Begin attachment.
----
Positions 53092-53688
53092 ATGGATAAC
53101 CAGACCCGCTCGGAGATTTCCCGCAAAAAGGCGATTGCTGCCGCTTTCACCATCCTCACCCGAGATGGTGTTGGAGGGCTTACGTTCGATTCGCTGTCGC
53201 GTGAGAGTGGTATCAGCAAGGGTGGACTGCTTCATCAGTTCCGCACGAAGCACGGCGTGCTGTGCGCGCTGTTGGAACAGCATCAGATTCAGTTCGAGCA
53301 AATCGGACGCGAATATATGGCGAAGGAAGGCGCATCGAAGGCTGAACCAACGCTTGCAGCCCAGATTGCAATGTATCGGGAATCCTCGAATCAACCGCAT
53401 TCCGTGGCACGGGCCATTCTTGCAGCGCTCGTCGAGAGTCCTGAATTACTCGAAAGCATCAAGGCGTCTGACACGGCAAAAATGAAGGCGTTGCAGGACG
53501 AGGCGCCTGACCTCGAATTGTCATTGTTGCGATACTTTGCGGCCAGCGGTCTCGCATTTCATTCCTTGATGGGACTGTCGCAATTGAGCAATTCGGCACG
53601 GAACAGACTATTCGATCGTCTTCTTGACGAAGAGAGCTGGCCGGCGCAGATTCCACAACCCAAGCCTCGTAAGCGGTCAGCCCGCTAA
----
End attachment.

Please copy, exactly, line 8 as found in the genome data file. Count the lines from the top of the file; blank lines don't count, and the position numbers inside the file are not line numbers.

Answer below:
53601 GAACAGACTATTCGATCGTCTTCTTGACGAAGAGAGCTGGCCGGCGCAGATTCCACAACCCAAGCCTCGTAAGCGGTCAGCCCGCTAA